Judicial Review Revisited – Tannadyce
MIKE LENNARD, Tax Barrister
In this article, Mike Lennard looks at the latest chapter in the long history of unsuccessful attempts by various taxpayers to challenge the validity of assessments by Inland Revenue by way of judicial review proceedings.
In May last year I wrote that “In recent cases various taxpayers ranging from a multinational bank to a litigant in person have found that judicial review is a hard and rocky road and nothing good lies at the end.” In Tannadyce Investments Ltd v Commissioner of Inland Revenue  NZCA 233 the Court of Appeal has recently examined another instance of judicial review – this time alleging maladministration in the context of a defence to a winding-up application – and again reinforced the relative lack of usefulness of this way of challenging tax assessments or defending debt collection.
What is Judicial Review?
Judicial review, as the name suggests, involves the Courts examining the operation of a government or a public body, to see whether it meets criteria of lawfulness, substantive fairness and reasonableness, and if necessary, ordering a remedy.
Judicial review by its nature is intended to provide a flexible response to a variety of problems with public administration. This means that its ambit is wide and somewhat vague at the edges. However, the following things can be said:
· Judicial review is mainly concerned with process, rather than outcome. Where a government department has done the right things, the fact that it may have got the wrong answer is almost never something that can be put right in judicial review;
· The emphasis of judicial review remedies lies with putting things right, not providing compensation. So if it is possible for an error to be rectified by the relevant department doing it again, the right way, then that will usually be the remedy which is ordered.
· Relief in judicial review proceedings is discretionary. Therefore, if there is another way of getting the error rectified, then that way will be preferred. This is especially the case if there is statutory process expressly designed to rectify such errors.
The Tannadyce case had its origins in a long-running and well-publicised dispute between its director, a Mr Henderson, and Inland Revenue.
There were two appeals before the Court of Appeal; they were termed the “statutory demand appeal” and the “judicial review appeal”. Both appeals apparently relied (among others) on the same factual allegation – that Inland Revenue had knowingly and falsely denied having documents which it did in fact have and which were essential in order for Tannadyce to file correct tax returns (thereby displacing the allegedly incorrect default assessments raised by the CIR).
Statutory Demand Appeal
The statutory demand appeal represented an attempt to prevent the Commissioner succeeding in winding-up proceedings against Tannadyce. Under section 290 of the Companies Act 1993 a statutory demand (the prerequisite for winding-up proceedings) may be set aside if there is a substantial dispute whether or not the debt is owing or is due. Tannadyce said that there was such a dispute, but by the time this assertion was made Tannadyce was well outside the statutory two-month “response period” for disputing the assessments in question under Part IVA and/or Part VIIIA of the Tax Administration Act 1994. Undaunted by this, Tannadyce said that the validty of the assessments would be attacked in judicial review proceedings, on the basis that Inland Revenue’s alleged misconduct so tainted the process that what purported to be assessments were not such, at fact and law.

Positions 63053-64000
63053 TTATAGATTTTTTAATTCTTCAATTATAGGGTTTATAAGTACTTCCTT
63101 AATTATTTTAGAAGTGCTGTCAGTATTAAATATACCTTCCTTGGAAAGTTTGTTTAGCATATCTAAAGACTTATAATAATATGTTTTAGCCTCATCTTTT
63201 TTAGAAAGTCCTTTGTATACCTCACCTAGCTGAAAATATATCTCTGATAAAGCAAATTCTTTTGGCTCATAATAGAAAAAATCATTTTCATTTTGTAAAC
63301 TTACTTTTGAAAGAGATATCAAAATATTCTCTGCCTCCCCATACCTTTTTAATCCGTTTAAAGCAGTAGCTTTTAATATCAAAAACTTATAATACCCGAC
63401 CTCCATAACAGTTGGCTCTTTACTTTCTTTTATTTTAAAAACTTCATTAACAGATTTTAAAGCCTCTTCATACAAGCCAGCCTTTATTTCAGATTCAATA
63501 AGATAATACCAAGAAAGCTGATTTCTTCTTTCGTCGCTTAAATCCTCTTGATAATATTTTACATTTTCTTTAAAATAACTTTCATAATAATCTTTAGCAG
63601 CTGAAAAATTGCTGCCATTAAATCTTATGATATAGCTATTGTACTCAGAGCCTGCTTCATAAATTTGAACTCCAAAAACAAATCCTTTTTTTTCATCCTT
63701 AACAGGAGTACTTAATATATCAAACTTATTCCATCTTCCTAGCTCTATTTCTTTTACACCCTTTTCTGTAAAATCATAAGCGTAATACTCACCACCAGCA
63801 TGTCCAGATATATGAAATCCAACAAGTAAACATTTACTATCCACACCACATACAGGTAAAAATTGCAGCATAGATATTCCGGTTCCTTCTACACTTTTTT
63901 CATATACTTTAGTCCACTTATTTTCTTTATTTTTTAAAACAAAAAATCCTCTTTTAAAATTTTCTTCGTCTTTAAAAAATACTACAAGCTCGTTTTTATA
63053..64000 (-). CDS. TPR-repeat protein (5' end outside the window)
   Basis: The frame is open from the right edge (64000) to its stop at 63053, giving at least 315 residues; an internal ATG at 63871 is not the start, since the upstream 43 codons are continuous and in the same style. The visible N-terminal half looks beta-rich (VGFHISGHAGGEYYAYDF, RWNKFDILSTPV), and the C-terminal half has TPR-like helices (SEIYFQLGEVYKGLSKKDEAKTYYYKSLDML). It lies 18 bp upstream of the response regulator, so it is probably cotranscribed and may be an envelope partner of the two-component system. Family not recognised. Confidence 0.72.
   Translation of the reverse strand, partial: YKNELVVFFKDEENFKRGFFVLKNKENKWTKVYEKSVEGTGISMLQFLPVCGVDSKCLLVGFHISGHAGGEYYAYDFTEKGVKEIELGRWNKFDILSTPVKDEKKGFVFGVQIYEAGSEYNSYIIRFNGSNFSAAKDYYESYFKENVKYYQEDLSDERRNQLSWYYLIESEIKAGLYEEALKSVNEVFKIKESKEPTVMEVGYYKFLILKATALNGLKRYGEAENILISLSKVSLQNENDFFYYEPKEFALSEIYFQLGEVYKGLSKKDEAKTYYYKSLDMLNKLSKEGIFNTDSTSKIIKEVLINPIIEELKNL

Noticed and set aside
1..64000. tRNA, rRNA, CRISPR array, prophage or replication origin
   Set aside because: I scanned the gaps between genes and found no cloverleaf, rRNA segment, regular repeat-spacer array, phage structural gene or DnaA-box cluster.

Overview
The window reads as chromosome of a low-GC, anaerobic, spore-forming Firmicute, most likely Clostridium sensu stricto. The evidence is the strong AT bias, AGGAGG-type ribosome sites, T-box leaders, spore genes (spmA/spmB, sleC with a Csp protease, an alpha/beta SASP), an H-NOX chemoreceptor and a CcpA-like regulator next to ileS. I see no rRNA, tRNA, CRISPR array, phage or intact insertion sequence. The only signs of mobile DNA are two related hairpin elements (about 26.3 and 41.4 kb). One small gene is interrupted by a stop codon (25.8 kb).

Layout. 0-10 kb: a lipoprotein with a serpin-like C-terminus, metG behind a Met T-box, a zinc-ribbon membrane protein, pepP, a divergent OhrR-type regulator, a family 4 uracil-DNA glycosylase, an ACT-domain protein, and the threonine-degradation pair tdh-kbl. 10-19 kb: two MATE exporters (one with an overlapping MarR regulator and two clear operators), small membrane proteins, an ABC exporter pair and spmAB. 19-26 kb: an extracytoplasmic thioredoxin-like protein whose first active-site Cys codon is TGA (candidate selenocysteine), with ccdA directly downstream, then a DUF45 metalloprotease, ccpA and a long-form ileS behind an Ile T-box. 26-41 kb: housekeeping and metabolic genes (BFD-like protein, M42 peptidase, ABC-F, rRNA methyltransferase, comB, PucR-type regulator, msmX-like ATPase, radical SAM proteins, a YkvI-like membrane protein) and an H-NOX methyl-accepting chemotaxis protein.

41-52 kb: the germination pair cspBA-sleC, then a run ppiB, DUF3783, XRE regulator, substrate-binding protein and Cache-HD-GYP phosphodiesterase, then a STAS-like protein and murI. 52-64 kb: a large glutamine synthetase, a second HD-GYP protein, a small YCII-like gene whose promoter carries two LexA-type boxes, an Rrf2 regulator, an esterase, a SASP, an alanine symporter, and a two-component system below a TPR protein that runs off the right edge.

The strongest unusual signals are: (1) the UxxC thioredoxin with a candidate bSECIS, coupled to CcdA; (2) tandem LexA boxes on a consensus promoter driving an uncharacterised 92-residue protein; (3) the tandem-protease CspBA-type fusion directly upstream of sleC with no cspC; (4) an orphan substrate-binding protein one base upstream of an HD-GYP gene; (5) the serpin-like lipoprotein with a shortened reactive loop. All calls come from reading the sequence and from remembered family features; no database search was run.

In the High Court, Associate Judge Christiansen considered a large amount of evidence and robustly concluded that the allegation made by Mr Henderson on behalf of Tannadyce about Inland Revenue deliberately withholding financial information was "nonsensical".
The Judicial Review Appeal
Tannadyce filed judicial review proceedings a short time before the hearing before Associate Judge Christiansen, so the Associate Judge was considering the statement of claim as originally filed. After the statutory demand decision, Tannadyce filed its first amended statement of claim. This is the document which was considered in the High Court by French J in 2009 in a strike-out application brought by the CIR. It appears from the decision that this amended statement of claim pleaded a large number of bad things alleged to have been done by the CIR’s officers. French J found that with one exception, none of the allegations made against the CIR and IRD in the judicial review claim were capable of constituting exceptional circumstances, and that the claim should be struck out to that extent.
The exception was the allegation that the IRD was knowingly in possession of the documentation which it repeatedly and falsely denied possessing and which the taxpayer required in order to file tax returns and avoid a default assessment. French J found that the allegation as to the IRD's possession of documentation, if proven to be true, would amount to conscious maladministration. However, she cautioned that there was no evidence about the type of information held by the IRD, such as whether it included information as to the financial affairs of the taxpayer; whether or not the information could have assisted the taxpayer to file its returns; and whether the IRD used any of the information in the default assessments, and that therefore it could well be that in due course it would be established that the taxpayer's allegations were nonsensical.